County board limits Groh’s contact with finance director after verbal abuse accusationsPublished 10:40am Wednesday, August 28, 2013
The Mower County Board voted unanimously to limit contact between Auditor-Treasurer Doug Groh and Finance Director Donna Welsh after an argument Tuesday.
Both Groh and Welsh accused the other of being verbally abusive after an altercation when Groh asked Welsh to provide records on school taxes for an audit.
Welsh told the Mower County commissioners Tuesday morning that she was verbally abused by Groh earlier that day, and that it has been an ongoing problem.
“He was getting verbally abusive, and everyone knows that this is not the first time, but it will be the last,” she said. “This reign of terror must stop. He needs to go.”
Following legal counsel from County Attorney Kristen Nelsen, commissioners voted to limit contact between Groh and Welsh to emails or letters, with a human resources or county administration representative present during face-to-face meetings.
Groh — who was not present at the meeting and was informed of the board’s decision after 2:45 p.m. — disputed Welsh’s claim. In fact, he said Tuesday afternoon that Welsh verbally abused him, something he reported to a county commissioner.
“I did not say anything to her that would be construed to be verbally abusive, either in tone or action,” Groh said. “What I received from her was the verbal abuse.”
Welsh told the board Groh, whose office is on the main floor of the Government Center, went to Welsh’s basement office — where he hadn’t been in years — to corner her.
“In my estimation, it was an attack,” said an emotional Welsh, who raised her voice as she addressed the board.
Groh was also emotional during a phone interview with the Herald, accusing Welsh of being uncooperative. He said he emailed Welsh asking for the documents a month ago, but after he had not received them he asked for them in person.
“It was four weeks; I’ve been patient,” Groh said.
The school tax reports in question are available online, according to both Groh and Welsh.
Both Welsh and Groh described the altercation as a power play or control issue by the other. Certain duties now overseen by Welsh were once completed by the auditor before the position merged with the treasurer, but Groh’s predecessor delegated those duties to the finance director — a decision made before Welsh and Groh were in their current role. Even though he doesn’t complete the tasks, Groh said, it’s still in his authority based on state statute.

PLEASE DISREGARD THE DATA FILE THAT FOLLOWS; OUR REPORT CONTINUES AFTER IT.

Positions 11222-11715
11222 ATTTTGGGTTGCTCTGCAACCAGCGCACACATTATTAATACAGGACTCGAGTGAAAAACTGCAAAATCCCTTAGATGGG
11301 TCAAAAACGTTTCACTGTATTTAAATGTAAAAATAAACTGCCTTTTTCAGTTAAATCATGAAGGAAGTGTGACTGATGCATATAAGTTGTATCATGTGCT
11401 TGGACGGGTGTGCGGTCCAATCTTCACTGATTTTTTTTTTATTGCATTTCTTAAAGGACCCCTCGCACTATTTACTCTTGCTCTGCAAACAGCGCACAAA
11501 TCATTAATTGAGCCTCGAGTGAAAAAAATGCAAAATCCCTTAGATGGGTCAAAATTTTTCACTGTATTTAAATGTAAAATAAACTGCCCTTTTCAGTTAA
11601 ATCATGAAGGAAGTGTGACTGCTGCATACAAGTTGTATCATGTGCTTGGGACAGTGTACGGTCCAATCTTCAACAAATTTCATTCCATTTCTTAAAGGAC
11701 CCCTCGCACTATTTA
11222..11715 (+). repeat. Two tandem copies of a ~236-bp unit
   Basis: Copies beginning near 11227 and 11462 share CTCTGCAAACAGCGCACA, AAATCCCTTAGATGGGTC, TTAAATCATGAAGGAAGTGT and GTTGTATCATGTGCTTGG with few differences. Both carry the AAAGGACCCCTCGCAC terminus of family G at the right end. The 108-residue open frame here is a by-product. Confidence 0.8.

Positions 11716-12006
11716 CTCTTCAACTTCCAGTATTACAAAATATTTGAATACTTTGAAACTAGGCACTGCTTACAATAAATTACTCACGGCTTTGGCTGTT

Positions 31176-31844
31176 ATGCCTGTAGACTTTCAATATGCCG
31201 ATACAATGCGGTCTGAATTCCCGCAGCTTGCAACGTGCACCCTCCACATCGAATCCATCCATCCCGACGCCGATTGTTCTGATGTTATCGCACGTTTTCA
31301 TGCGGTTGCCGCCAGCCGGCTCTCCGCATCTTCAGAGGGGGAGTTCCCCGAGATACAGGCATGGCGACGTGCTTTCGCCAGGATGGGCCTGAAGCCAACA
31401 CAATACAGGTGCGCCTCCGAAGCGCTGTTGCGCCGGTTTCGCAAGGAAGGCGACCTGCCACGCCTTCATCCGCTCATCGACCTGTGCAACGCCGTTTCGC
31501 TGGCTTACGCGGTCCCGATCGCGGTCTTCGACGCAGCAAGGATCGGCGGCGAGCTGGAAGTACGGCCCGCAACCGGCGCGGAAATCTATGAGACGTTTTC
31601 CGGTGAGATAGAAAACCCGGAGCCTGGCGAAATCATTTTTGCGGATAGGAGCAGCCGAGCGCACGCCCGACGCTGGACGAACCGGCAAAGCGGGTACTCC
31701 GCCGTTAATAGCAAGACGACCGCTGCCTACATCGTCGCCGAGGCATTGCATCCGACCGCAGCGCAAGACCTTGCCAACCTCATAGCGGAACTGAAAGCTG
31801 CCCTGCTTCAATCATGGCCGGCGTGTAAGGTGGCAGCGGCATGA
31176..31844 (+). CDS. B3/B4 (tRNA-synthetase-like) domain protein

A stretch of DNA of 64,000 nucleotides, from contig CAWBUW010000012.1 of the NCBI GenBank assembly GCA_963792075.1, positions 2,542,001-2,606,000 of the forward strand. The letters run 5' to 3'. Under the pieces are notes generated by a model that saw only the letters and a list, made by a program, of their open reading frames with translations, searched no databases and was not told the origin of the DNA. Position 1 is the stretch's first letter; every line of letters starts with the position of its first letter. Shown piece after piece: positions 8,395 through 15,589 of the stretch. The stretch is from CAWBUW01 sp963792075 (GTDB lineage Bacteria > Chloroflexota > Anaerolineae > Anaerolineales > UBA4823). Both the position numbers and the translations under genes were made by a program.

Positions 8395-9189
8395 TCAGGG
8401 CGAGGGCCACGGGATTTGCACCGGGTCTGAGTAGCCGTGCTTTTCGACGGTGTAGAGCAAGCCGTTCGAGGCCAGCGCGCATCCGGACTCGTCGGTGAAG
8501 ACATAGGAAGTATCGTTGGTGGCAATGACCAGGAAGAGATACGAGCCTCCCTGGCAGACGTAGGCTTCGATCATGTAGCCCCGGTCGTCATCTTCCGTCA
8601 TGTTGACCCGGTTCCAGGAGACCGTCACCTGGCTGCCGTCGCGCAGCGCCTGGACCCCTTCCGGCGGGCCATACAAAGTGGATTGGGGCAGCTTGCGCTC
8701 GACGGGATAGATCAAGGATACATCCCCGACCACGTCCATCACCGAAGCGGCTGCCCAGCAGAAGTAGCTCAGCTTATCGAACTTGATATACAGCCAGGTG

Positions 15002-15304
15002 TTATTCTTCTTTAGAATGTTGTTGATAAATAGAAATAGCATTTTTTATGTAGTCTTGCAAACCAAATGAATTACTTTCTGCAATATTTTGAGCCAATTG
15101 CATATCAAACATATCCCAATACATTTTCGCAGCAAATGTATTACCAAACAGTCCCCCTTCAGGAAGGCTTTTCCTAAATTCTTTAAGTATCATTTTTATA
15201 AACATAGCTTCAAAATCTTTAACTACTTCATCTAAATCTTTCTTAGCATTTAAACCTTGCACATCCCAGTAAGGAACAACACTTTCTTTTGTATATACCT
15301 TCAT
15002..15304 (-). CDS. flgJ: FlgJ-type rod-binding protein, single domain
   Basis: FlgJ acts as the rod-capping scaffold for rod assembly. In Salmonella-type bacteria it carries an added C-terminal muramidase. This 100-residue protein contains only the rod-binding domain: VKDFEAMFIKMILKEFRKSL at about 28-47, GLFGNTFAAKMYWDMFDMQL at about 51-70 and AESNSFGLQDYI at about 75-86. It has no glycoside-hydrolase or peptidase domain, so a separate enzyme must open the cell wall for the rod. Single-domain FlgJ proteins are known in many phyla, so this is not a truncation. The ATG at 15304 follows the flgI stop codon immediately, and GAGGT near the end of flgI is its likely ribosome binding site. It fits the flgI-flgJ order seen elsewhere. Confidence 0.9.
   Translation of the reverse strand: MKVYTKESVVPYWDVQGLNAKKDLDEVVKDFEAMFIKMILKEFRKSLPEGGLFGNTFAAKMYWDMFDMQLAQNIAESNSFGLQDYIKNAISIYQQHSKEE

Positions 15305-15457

Welsh also unsuccessfully ran against Groh for his position in 2006.
‘This has been an ongoing problem’
The board acted quickly Tuesday, passing the motion limiting Groh’s communication with Welsh.
“We need to do something to protect our employees,” Commissioner Polly Glynn said.
Commissioner Tim Gabrielson said this is not the first time someone has brought a conflict with Groh to county officials’ attention.
“This has been an ongoing problem,” he said. “We’ve talked about doing something about it previously.”
Apart from the motion, there’s little the county can do. Because Groh is an elected official, the county board cannot fire him. He was last elected in 2010, when he ran unopposed. He is up for re-election in 2014.
According to County Coordinator Craig Oscarson, the board’s authority is limited to salary and department budget when it comes to an elected department head.
The board could notify Nelsen to see if further action is warranted, according to Oscarson. Groh said he expects there will be an investigation. Board Chairman Jerry Reinartz acknowledged it’s a difficult situation for the board.
“It’s an uncomfortable situation for all of us,” he said.
This is not Groh’s first run-in with the board. At the base of the tension is a disagreement between Oscarson, Groh and the board over the authority of Groh’s and other offices.
On July 30, the board voted unanimously during a public meeting to have the county recorder’s office take over vital statistics records — records of births, deaths, marriages and other information — from the auditor-treasurer’s office. Groh accused the board of attempting to diminish his office to try to remove him.
In July, Groh said he has allowed the board to walk over him long enough and plans to speak out more. On Tuesday, he did. Groh feels intimidated at work and thinks County Coordinator Craig Oscarson is taking steps to isolate his office.
“This has always been a hostile workplace for me,” Groh said.
Groh also accused Oscarson of overstepping his authority and said the county board and Oscarson want Groh’s position appointed rather than elected.
“They want total control,” he said.
Oscarson has said he believes the issues between Groh, the board and himself are about differing opinions on each office’s authority. He said the county could potentially solve the issue by bringing in a mediator to hash out each group’s authority and responsibilities, but all three parties would have to agree to mediation.
Groh said the public knows the history and that it weighs on his side.
“I think the people understand in this county,” he said.